Frances Fuchs, Ben van Rensburg and their children Ian (18) and Emma (almost 12) live in Somerset West, in the Cape. They all run regularly.

Frances describes their journey as a family. “It progressed very naturally. We never forced the kids to do it. Hubby and I did our first trail race (Wildrunner Trail Series!) in 2011, but before that my dad took my son for many hikes and walks in the mountains, as a baby carrying him in a carrier. I think my son's love for hiking and the mountains stems from this. In the following years, our kids just got used to mom and dad doing something in the mountains every weekend, sometimes inviting them and other times not. The kids started doing the races with us. Emma is entered into the Trail Series this year as part of a fundraiser #Active4Hope for the Thembalitsha Foundation. Obviously Covid has put a spanner in the works!

We are part of a trail running crew, #HTRCrew and these guys have really adopted and embraced the kids. Ian is now one of the top dogs and runs with the fast guys and gets included in all the epic stuff. As a crew we have organised a virtual race to help Emma with her fundraiser while the Trail Series is on hold. Community is everything!”

As a family they are regulars on the Helderberg Farm or Nature reserve.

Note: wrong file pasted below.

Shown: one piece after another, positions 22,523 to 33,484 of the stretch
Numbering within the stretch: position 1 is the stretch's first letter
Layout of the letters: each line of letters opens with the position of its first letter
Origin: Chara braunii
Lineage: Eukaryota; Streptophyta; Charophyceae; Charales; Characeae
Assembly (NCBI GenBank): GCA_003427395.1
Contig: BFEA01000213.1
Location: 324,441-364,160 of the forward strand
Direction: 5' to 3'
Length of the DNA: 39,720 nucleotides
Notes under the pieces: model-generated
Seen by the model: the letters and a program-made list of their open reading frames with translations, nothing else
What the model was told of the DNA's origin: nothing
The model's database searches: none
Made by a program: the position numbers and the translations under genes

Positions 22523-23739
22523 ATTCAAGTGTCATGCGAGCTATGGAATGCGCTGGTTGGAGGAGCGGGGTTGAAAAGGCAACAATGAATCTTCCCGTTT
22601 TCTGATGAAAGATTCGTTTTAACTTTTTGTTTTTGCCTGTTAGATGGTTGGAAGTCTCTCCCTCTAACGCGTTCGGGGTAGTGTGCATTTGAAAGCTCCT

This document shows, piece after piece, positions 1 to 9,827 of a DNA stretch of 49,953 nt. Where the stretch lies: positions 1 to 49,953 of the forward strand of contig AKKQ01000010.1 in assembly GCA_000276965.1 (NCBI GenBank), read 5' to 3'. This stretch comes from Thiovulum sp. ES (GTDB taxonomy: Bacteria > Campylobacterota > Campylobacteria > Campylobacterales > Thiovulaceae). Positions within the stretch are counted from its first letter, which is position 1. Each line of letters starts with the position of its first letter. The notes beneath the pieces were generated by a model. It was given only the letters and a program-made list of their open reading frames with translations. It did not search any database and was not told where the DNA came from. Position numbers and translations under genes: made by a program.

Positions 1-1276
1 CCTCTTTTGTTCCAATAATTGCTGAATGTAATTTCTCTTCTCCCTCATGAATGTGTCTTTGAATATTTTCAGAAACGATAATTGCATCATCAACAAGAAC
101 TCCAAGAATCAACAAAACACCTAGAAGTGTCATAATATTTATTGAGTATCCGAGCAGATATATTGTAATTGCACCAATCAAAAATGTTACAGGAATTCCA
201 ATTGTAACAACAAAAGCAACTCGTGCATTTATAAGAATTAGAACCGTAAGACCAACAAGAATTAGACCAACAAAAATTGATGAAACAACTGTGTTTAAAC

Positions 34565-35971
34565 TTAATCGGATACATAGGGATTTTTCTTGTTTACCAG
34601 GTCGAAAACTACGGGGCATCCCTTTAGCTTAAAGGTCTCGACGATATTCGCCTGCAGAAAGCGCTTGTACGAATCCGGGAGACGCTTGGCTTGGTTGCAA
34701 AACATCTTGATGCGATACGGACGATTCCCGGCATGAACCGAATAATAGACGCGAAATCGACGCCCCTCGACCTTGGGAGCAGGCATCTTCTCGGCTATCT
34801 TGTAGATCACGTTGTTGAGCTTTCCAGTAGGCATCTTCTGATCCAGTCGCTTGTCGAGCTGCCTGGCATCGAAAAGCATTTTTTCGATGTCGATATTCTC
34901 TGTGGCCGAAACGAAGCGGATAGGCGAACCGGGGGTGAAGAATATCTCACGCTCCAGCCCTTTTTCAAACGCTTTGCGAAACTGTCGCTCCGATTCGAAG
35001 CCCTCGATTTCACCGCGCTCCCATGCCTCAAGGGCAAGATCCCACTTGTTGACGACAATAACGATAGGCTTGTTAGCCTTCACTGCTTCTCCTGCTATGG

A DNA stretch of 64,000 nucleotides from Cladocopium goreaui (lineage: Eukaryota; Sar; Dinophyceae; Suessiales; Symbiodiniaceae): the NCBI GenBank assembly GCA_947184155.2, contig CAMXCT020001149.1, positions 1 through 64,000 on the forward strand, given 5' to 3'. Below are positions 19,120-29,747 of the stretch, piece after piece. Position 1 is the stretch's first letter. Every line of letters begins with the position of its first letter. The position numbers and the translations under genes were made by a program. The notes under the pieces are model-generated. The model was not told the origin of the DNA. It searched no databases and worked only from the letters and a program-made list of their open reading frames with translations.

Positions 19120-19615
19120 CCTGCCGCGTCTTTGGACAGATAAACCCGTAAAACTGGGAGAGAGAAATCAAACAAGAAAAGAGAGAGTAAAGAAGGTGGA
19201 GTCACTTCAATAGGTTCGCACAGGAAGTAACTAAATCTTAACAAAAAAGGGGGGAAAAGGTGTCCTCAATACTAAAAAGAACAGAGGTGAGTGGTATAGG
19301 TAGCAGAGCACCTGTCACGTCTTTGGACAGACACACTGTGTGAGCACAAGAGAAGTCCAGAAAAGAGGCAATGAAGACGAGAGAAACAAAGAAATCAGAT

When pressed to describe the lessons learned.  “SAFETY FIRST! We did a very hot hike a few years ago and didn't realise how hard Emma, who was then 8 or 9, would find it. We were a bit worried about her. But on the whole, raising kids on the trails results in lifelong, wonderful memories, a healthy lifestyle and respect and love for the environment.”

The van der Sandt family also hails from George. Dad Riaan, Mom Thea-Mari and their son, Victor, who is three years and 10 months old. Thea-Mari describes their journey into raising a wildling.

“We just took him along in a carrier (baby backpack). It was the way I grew up. My parents took me on day walks from the age of 2 and from the age of 6 I went on overnight hikes with them.  I hiked the Otter Trail at the age of 7, so it is just our way of life, naturally.  My husband grew up in the bush (Etosha National Park and Kruger National Park as a teenager), so we knew we would raise our children in the outdoors.

Now we hike with Victor, with an odd rowing session added to the mix.  We as parents are trail runners, mountain climbers and mountain bikers. 

We have learned that patience and selflessness is key.  We want for him to love it to be outside and discover the outdoors as we do, therefore we try not to push him to go faster and we often take breaks and look at the birds or gather sticks and rocks along the way.  

The most amazing moment for me happens after each hike when we are back at home, when Victor says: "Mamma ek wil more weer in the bos saam met jou gaan stap."  (Mommy, I want to go hiking with you again tomorrow.)”

Thea-Mari advises that you choose a backpack that is comfortable for you, but don't worry about spending too much money on a carrier.  “The kids grow out of them quickly. Victor couldn't sit still, so we got rid of the carrier very early and then he had to walk himself. I would also not worry too much about getting them the "right" footwear, we let him go bearfoot as often as possible.”

Thea-Mari and Riaan are hoping to build memories as a family that last a lifetime, and a lifestyle imprinted on their children going forward.

Words by Kim Stephens